The death toll in Iraq yesterday, with at least 70 murdered in attacks across the country, was bad enough. But the scope of the killing carries worrying echoes of the way sectarian warfare ramped up across Iraq starting in late 2003, leading to the country's civil war.
There seems little doubt that most of the attacks were carried out by Sunni Arab militants opposed to the government of Prime Minister Nouri al-Maliki, a Shiite Islamist, given the nature of the attacks and the types of targets: Security officials supporting his writ, civilians in largely Shiite towns in the south, and Sunni Arabs who had joined hands with the government.
The sheer scale of the activity yesterday makes it hard to dismiss events as the work of a handful of terrorists. Car bombs at a market in the southern city of Kut killed about 40. A suicide attack killed three policemen at the government counterterrorism center in Tikrit, the hometown of executed former Iraqi leader Saddam Hussein. Four Iraqi soldiers were killed by a roadside bomb in the Sunni town of Baquba, north of Baghdad. Separate car bombs in Baquba and nearby Khan Bani Saad killed eight.
In the Shiite holy city of Najaf, a suicide car bomb attacked the police headquarters, seeking to open the way for other militants. Seven people were murdered in that attack. There were multiple attacks in the ethnically and religiously mixed city of Kirkuk, with extensive damage done to a Syriac Orthodox Christian church there.
The Minister of Higher Education's convoy was attacked in Baghdad's wealthy diplomatic neighborhood of Mansour. Capping the day's violence off was an attack in Youssifiyah. The Associated Press reports that a group of men in military uniforms entered a mosque there during evening prayers yesterday, dragged out seven men and then murdered them. According to the report, the victims were all members of a militia that had fought with the Sunni insurgency in Iraq, but who had switched sides during the US troop surge into the country. The AP writes that witnesses heard the murderers declaring themselves members of the Islamic State of Iraq, hard-line Islamists who espouse similar goals to Al Qaeda.
Those killings were reminiscent of hundreds of murders in the area between 2004-07, when Youssifiyah – a town 12 miles south of Baghdad – lay squarely within a mixed Sunni-Shiite area that foreigners and locals referred to as the the triangle of death. Murders by men in uniform were common, whether insurgents dressed as security officials or actual police and soldiers moonlighting as death squads.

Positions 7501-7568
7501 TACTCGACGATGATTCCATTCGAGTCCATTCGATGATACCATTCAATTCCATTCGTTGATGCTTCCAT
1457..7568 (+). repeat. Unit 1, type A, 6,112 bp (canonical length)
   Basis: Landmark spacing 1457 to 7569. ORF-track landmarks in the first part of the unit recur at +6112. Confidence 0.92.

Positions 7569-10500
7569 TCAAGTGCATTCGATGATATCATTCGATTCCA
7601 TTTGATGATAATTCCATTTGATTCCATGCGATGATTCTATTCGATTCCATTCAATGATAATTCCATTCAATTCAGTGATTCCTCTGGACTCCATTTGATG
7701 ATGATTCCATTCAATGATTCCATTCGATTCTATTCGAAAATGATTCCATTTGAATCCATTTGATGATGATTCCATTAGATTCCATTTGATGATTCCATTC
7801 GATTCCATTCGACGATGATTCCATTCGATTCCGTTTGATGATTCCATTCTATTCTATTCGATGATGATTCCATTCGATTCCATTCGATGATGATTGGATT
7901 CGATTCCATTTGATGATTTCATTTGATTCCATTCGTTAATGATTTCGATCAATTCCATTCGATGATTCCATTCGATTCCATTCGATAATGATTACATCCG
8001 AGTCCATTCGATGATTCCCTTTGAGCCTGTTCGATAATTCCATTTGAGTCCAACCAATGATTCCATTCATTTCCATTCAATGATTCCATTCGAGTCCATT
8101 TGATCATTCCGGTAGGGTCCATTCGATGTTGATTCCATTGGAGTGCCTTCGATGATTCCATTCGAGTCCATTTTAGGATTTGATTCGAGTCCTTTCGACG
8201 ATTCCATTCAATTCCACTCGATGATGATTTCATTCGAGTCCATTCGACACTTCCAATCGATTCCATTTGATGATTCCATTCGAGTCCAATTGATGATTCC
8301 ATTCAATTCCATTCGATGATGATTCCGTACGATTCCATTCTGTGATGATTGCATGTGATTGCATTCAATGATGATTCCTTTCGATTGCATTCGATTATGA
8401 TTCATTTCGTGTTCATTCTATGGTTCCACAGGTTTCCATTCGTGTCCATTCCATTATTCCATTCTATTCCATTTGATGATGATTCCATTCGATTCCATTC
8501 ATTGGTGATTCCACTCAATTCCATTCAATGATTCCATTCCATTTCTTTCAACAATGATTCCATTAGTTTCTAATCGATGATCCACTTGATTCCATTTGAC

Though Mr. Maliki's government has said it will consider extending the Status of Forces Agreement (SOFA) for the US that expires on Dec. 31, US troops remain on track to draw down almost completely in the new year. While that has led to some ask whether the US presence should be extended, it's worth remembering that far more horrific violence took place when more than 100,000 US troops patrolled the streets of the country. And as a practical matter, Iraqi politics would appear to stand in the way of a meaningful further US military presence.
Muqtada al-Sadr, a Shiite cleric whose militias fought a series of battles with US forces up til 2008, issued a statement a little over a week ago on the issue of US troops remaining saying "whoever stays in Iraq will be treated as an unjust invader" and "a government which agrees for them to stay, even for training, is a weak government."
Sadr controls a key bloc in parliament that delivered the premiership to Maliki, and has given every sign that he could withdraw support from Maliki if the prime minister bows to US pressure to allow a continuing presence. Earlier this month, his parliamentarians walked out en masse during a discussion on giving Maliki the power to negotiate a new SOFA.
The good news is there have been no signs – as of yet – of reprisal killings against Iraq's Sunni community in turn. Tit-for-tat assassinations and terror attacks were what tipped Iraq's simmering violence into a raging boil during the early years of the war, and the Iraqi public by and large is desperate to avoid a repeat. But as I wrote yesterday, better trained soldiers or intelligence officers alone are not the answer to Iraq's still dangerous conditions, which a US government report in July found have deteriorated badly in the past year.
What's needed is for Maliki and his allies to find a political answer to the still significant numbers of Iraqis who feel the country's current order is hostile to them. That's an answer that Iraq – and the US, with spending of nearly $800 billion the conflict so far and the loss of more than 4,000 soldiers' lives – has been groping toward for almost a decade now.
(This story was edited after posting to correct the cost of the Iraq war).